Cleveland Hilton Hotel
Considered one of the key pieces in Cleveland’s bid to land the 2016 Republican National Convention, the Hilton is scheduled to open on June 1, a few weeks before RNC delegates arrive. Members of the Cleveland Building Trades, working under a PLA, have kept the $272 million project on time and on budget. Construction on the project has gone so well, that Cuyahoga County has committed to building an underground walkway to connect a nearby parking garage to the hotel, Convention Center and Global Center for Health Innovation.
Members of the Cleveland building trades built Jacobs Field, home of the Cleveland Indians, in the early 1990s. A departure from the cookie-cutter ballparks littered across the country, Jacobs Field was designed as artistic masterpiece that allows fans to see the city and remind Clevelanders of the city’s connection to the steel industry.
Almost 20 years later, members of the building trades gave what is now called Progressive Field a facelift. For the first time since the iconic ballpark opened in 1994, major work was undertaken to relocate the bullpens and open up the right field area to make it more spacious and social. To accomplish this feat, our members removed seats in right field, built a large corner bar near the right field foul pole and added a number of new concession stands.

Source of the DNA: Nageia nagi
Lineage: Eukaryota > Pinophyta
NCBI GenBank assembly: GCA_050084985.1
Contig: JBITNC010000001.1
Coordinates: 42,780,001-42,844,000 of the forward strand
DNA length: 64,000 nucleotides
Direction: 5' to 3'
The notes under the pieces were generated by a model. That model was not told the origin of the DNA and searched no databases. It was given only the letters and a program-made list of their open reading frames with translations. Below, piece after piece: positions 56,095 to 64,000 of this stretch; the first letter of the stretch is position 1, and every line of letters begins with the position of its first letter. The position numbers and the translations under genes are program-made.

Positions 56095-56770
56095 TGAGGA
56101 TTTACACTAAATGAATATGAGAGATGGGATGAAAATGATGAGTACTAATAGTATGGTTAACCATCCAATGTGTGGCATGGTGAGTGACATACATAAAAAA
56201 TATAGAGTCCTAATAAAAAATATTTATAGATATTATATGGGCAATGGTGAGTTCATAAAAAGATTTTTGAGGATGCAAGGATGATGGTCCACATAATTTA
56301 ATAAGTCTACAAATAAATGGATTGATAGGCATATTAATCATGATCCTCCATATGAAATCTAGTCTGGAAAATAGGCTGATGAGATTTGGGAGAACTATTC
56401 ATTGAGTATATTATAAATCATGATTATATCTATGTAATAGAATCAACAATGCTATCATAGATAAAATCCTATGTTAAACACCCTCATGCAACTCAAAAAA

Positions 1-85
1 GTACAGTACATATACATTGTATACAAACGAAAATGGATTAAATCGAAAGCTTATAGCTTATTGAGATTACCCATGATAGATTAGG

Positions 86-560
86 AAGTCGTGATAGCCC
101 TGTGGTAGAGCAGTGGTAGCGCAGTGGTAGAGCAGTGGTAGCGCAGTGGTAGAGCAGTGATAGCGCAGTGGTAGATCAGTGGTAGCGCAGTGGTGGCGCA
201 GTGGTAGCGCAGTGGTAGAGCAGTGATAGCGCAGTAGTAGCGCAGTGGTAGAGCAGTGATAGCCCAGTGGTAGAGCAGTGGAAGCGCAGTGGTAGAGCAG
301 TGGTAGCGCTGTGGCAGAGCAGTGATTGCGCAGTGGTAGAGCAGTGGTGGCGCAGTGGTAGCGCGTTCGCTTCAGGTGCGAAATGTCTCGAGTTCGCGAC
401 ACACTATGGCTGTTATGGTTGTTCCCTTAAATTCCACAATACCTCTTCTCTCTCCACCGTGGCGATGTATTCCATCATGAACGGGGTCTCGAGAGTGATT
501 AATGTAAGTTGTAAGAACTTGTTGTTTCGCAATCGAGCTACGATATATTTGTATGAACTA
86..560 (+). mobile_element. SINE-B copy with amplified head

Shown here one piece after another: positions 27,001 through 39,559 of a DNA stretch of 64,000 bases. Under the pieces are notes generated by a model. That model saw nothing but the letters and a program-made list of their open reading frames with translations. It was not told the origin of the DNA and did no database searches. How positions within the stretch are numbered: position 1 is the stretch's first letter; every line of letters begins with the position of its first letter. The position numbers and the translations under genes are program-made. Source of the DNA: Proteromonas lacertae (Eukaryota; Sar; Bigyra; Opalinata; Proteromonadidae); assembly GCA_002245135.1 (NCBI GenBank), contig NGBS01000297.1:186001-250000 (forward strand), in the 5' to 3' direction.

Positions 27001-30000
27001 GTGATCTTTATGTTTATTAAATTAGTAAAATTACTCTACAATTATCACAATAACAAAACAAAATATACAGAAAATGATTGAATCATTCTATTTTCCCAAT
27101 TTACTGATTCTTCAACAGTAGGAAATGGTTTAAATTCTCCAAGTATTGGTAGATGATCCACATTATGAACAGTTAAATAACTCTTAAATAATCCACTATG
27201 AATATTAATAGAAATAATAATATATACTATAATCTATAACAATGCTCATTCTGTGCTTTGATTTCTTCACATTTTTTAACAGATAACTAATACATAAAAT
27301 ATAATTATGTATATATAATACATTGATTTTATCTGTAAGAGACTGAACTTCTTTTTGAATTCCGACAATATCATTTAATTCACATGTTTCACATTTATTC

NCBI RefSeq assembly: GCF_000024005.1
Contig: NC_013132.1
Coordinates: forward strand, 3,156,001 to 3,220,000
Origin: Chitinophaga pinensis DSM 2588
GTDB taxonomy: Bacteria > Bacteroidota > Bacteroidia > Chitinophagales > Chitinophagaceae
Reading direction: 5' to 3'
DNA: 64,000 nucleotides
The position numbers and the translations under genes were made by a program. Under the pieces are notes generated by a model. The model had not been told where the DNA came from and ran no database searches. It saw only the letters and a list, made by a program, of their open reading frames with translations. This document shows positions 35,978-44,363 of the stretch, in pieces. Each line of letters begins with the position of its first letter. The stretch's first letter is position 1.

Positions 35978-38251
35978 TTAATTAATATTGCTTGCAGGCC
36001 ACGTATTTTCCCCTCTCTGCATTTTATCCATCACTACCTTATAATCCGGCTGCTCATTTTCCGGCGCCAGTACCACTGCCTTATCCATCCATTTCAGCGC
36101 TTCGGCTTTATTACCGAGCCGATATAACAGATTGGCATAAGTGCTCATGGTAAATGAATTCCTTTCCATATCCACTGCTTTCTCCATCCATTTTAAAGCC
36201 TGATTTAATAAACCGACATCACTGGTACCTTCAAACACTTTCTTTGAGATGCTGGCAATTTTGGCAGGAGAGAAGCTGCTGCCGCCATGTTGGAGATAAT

Three years after union members helped construct an $88 million Racino in North Randall, skilled craftsmen are once again busy on the site. This time, they are working on a $70 million upgrade to the JACK Racino. The project, which is scheduled for completion in April 2016, will include a 1,000-space parking garage, a high-limit gaming and lounge area, and ample area designated for bars/restaurants and lobby.
Playhouse Square Chandelier
The world’s largest permanent crystal chandelier, created in the style of grand chandeliers once seen in Playhouse Square lobbies. The chandelier is 20 feet in height and adorned with more than 4,200 crystals. It is suspended from a 44-foot high steel structure over the intersection of E. 14th Street and Euclid Avenue.
Cleveland Convention Center and Global Center for Health Innovation